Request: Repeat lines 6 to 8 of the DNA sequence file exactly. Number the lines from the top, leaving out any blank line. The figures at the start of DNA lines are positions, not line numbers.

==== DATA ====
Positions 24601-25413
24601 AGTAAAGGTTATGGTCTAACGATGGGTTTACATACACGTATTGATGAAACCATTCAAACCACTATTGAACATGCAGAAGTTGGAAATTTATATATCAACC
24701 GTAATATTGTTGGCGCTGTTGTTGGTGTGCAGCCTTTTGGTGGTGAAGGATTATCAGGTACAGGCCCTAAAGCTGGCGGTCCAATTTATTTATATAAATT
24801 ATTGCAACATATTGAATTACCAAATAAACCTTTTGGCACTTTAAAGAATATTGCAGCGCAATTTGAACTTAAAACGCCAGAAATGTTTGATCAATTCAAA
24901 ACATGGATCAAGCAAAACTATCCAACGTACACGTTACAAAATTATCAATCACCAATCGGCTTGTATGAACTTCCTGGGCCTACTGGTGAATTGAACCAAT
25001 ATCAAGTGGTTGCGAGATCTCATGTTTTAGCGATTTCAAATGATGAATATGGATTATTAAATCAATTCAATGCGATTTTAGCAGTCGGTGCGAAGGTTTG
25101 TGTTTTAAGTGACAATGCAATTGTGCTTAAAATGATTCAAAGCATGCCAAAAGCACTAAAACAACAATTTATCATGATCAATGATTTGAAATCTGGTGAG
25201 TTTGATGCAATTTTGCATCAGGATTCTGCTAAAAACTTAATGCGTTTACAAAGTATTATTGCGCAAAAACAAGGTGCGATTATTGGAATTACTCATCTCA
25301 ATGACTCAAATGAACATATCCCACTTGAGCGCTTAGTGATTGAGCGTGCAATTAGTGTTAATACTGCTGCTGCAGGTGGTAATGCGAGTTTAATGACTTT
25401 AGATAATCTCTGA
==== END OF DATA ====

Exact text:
25001 ATCAAGTGGTTGCGAGATCTCATGTTTTAGCGATTTCAAATGATGAATATGGATTATTAAATCAATTCAATGCGATTTTAGCAGTCGGTGCGAAGGTTTG
25101 TGTTTTAAGTGACAATGCAATTGTGCTTAAAATGATTCAAAGCATGCCAAAAGCACTAAAACAACAATTTATCATGATCAATGATTTGAAATCTGGTGAG
25201 TTTGATGCAATTTTGCATCAGGATTCTGCTAAAAACTTAATGCGTTTACAAAGTATTATTGCGCAAAAACAAGGTGCGATTATTGGAATTACTCATCTCA